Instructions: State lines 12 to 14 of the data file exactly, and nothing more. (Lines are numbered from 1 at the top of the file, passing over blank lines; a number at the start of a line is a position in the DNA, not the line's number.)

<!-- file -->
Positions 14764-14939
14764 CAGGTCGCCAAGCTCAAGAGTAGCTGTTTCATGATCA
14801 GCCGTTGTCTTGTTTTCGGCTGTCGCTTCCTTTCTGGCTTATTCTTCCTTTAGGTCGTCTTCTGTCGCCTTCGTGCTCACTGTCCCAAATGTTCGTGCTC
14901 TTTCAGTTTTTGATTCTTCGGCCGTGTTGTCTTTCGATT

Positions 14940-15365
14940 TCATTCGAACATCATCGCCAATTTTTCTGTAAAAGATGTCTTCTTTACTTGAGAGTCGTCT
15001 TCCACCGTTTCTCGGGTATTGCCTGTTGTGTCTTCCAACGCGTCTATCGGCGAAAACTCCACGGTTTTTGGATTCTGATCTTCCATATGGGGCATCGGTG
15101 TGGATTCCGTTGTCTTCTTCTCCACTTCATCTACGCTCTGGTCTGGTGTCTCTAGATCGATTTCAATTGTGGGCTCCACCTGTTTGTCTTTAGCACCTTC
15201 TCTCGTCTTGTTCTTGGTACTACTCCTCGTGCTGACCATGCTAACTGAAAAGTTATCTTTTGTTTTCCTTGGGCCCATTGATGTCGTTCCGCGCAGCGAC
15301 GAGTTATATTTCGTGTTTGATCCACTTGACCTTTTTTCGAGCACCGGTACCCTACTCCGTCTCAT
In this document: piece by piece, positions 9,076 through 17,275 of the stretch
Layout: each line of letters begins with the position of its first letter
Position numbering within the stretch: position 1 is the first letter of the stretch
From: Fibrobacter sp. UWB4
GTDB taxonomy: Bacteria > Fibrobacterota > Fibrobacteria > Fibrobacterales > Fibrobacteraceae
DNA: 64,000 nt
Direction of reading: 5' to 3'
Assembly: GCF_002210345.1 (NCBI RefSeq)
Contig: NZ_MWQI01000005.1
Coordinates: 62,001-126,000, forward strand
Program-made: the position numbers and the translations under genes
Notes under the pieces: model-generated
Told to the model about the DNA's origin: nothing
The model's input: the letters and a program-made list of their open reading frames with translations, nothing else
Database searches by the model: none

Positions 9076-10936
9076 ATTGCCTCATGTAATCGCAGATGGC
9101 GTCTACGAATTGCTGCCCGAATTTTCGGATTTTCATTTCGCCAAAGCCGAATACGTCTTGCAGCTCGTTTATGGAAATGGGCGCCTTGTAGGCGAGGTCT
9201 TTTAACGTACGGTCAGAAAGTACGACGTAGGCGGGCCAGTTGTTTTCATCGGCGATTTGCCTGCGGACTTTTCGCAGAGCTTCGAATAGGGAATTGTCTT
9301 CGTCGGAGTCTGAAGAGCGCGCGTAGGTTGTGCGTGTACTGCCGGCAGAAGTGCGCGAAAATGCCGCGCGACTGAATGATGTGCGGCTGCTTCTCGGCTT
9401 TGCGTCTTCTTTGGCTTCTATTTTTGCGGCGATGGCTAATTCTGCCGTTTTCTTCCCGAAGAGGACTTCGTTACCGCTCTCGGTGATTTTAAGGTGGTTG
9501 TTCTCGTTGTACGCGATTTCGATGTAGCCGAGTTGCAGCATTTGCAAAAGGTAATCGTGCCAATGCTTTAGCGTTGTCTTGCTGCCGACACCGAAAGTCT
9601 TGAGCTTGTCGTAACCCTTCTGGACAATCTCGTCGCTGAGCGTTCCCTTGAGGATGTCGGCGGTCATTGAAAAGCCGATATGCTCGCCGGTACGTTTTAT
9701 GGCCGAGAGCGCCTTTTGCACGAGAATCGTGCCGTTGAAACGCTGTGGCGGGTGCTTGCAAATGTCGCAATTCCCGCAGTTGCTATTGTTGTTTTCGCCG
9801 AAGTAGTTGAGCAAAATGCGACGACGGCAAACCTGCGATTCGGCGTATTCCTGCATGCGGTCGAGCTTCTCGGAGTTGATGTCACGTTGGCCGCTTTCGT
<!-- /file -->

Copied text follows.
Layout: each line of letters begins with the position of its first letter
Position numbering within the stretch: position 1 is the first letter of the stretch
From: Fibrobacter sp. UWB4